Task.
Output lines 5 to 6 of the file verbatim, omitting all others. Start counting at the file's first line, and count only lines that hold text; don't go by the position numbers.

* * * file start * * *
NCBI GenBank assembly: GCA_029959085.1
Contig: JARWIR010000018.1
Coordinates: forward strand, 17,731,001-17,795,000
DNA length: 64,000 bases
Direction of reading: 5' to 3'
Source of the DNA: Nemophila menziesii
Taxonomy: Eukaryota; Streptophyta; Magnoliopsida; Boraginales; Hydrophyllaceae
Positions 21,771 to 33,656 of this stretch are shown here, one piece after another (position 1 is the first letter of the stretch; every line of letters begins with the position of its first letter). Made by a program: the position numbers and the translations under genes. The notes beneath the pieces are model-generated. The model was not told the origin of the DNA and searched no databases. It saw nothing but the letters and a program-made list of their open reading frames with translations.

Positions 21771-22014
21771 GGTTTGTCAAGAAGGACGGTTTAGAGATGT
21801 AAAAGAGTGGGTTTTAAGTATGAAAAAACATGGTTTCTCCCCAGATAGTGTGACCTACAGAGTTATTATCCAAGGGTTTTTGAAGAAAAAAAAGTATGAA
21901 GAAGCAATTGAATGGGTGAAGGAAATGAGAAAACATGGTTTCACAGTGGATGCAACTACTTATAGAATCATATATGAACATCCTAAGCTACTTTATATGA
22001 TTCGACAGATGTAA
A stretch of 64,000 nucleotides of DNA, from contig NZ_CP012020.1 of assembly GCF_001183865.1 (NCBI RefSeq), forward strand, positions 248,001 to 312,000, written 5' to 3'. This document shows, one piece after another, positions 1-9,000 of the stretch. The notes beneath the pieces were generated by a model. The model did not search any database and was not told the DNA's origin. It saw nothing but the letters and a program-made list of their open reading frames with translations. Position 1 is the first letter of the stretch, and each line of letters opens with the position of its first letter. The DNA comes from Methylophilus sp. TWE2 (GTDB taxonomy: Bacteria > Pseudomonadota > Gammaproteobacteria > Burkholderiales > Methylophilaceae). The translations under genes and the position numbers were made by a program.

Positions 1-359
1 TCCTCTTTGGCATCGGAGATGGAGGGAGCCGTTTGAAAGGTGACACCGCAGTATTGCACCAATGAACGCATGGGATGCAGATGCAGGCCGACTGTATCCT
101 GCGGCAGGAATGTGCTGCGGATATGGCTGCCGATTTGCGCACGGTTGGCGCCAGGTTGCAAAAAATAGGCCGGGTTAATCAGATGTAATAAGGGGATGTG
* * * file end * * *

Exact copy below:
Direction of reading: 5' to 3'
Source of the DNA: Nemophila menziesii